It was not until I re-read the 2003 paper that I realised how much this 2016 work built on its predecessor.

In the updated document, 21 statements have been generated to replace the original ten. The new statements are the products of a ‘Delphi procedure’ in which experts answer a set of questions and then in subsequent rounds respond to a series of statements derived from their answers. In this instance five rounds were applied and in the later ones board members of national palliative care associations and of EAPC itself took part.

The idea is that such an approach builds consensus statements and also allows levels of disagreement with the statements to be visible and measurable. In this case six of the 21 statements did not achieve full consensus, and this is helpfully explained in the paper.

The 21 statements begin with concepts and definitions. They start by affirming the World Health Organisation definition of palliative care. This is followed by definitions of euthanasia, assisted suicide, physician assisted suicide, non-treatment decisions, and palliative sedation. The section on ‘palliative care values and philosophy’ contains only one statement. Mainly concerned with autonomy and the uniqueness of the individual, it is difficult to see it as being particular to palliative care.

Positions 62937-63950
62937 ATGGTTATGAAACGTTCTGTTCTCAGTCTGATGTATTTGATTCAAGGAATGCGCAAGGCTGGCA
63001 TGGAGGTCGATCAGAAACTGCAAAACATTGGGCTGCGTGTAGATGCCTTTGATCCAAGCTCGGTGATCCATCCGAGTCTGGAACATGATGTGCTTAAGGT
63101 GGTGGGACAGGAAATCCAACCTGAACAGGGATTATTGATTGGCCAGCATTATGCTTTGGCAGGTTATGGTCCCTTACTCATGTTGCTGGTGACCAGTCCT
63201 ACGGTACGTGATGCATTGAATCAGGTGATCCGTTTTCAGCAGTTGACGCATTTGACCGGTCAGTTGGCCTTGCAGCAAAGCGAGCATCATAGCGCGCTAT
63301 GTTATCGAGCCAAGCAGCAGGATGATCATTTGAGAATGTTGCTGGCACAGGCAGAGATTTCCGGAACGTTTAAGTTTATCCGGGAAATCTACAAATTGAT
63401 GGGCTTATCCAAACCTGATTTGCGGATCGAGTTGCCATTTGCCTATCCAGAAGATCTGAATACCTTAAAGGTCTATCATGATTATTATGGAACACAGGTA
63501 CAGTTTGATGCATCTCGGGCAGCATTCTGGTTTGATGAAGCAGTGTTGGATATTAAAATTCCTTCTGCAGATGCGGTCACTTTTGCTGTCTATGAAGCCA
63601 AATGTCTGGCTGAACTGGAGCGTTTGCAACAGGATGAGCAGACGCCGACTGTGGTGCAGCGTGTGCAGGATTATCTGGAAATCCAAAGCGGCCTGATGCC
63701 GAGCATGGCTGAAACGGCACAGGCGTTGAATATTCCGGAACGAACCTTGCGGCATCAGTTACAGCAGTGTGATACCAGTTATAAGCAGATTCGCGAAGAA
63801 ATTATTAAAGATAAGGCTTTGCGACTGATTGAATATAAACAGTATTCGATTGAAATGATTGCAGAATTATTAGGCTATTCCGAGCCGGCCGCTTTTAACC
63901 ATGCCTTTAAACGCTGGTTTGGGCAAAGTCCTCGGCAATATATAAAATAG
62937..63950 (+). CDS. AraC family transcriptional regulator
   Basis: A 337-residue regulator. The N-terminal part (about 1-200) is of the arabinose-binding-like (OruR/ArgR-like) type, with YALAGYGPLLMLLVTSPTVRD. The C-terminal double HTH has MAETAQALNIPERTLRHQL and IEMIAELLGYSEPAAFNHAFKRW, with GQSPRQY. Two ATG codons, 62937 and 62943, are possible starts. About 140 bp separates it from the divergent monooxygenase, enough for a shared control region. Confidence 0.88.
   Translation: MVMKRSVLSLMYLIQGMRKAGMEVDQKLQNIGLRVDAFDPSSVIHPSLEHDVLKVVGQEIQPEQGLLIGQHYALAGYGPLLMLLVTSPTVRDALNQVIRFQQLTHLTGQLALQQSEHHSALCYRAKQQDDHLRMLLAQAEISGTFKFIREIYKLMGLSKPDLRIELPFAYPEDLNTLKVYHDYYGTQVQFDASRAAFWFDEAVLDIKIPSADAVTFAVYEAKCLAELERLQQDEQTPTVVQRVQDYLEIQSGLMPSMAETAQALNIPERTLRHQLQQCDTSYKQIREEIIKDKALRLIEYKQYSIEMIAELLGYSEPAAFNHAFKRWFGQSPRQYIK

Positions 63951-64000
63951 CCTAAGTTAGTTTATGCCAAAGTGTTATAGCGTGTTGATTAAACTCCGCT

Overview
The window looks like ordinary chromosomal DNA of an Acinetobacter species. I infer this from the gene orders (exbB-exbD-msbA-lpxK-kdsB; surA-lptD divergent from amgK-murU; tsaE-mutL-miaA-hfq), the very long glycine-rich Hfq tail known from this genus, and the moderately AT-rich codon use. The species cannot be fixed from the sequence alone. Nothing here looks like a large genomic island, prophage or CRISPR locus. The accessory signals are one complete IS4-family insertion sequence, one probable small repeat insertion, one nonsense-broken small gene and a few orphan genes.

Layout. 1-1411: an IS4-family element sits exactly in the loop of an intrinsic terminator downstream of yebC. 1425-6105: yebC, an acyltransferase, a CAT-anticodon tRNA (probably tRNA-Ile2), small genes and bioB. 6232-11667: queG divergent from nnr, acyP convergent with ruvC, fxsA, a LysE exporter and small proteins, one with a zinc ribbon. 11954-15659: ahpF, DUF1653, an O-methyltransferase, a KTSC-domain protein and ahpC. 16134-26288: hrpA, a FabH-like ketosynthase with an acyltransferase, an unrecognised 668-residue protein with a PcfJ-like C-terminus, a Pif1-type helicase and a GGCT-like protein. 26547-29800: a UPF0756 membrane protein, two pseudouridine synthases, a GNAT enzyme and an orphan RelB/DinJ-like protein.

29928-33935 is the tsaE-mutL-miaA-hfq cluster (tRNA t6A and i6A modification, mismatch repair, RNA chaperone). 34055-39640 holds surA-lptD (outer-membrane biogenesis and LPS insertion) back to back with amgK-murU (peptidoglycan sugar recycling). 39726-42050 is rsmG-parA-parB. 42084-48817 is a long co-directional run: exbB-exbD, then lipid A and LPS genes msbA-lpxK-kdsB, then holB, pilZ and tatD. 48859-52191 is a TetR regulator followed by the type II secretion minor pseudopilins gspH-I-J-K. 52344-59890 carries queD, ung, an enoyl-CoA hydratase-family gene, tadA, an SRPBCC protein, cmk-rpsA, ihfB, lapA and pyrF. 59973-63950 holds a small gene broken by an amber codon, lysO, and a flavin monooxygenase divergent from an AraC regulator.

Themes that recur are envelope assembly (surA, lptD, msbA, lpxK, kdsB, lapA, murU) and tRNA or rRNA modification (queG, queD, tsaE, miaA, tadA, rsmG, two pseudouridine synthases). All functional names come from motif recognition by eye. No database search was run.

‘Patient level’ statements then follow. These are about the context of requests for euthanasia and the difference between euthanasia and sedation. As elsewhere, much of this covers the ground of the 2003 paper. But one new point is added: ‘palliative care is provided up until the end of life and is by definition never futile’. The commentary goes on to assert (rather than explain) that the term ‘palliative futility’ is a ‘misnomer … based on a false understanding of what palliative care is’.

The new document then reiterates the 2003 position – ‘The provision of euthanasia and PAS should not be included in the practice of palliative care’. There follows a long commentary rejecting the alternative view on this matter, held in Belgium.

‘Organisational level’ statements conclude the paper. Much of this again reiterates the 2003 paper. There should be respectful debate on the matter, advance care planning can address fears of loss of autonomy, and measures should be taken to ensure that legalised euthanasia or assisted dying do not undermine palliative care endeavours or result in the widening of criteria for their deployment. As before, the document concludes with the call to engage in debate with the protagonists of euthanasia and physician assisted dying – and above all to refocus attention on the need for better palliative care in mainstream services.

The EAPC position in 2016